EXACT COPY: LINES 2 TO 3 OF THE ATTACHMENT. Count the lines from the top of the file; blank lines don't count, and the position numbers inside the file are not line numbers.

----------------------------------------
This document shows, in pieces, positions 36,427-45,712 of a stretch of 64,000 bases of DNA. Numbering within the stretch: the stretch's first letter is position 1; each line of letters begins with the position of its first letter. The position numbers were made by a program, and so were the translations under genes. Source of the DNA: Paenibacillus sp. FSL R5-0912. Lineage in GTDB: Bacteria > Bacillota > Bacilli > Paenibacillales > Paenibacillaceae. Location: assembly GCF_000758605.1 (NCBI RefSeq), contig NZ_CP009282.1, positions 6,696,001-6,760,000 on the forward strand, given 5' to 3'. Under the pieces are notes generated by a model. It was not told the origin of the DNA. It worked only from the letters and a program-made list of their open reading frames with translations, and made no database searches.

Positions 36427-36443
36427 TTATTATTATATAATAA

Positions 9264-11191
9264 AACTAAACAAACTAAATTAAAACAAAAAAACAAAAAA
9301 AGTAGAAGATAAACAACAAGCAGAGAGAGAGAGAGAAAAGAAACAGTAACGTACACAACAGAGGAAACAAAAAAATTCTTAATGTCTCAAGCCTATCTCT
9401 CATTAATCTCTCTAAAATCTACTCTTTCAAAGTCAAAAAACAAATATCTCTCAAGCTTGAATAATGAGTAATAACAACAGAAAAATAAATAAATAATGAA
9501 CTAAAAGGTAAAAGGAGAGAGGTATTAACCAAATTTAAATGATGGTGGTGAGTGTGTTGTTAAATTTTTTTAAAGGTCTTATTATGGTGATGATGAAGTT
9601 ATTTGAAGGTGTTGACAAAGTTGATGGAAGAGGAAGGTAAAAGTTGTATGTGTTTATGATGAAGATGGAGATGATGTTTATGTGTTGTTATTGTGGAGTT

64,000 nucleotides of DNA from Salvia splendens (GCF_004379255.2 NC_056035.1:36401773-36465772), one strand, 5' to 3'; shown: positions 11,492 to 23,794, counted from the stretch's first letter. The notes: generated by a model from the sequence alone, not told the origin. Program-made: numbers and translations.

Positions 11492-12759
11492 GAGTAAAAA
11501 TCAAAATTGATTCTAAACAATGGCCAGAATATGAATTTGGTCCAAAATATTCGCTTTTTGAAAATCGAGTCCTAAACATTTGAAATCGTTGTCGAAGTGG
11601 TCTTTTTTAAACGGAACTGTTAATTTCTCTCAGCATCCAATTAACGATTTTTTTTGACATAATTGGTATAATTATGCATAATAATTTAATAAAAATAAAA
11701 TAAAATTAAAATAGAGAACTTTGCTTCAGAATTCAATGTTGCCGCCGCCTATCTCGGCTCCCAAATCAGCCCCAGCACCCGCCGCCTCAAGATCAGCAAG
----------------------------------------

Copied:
Positions 36427-36443
36427 TTATTATTATATAATAA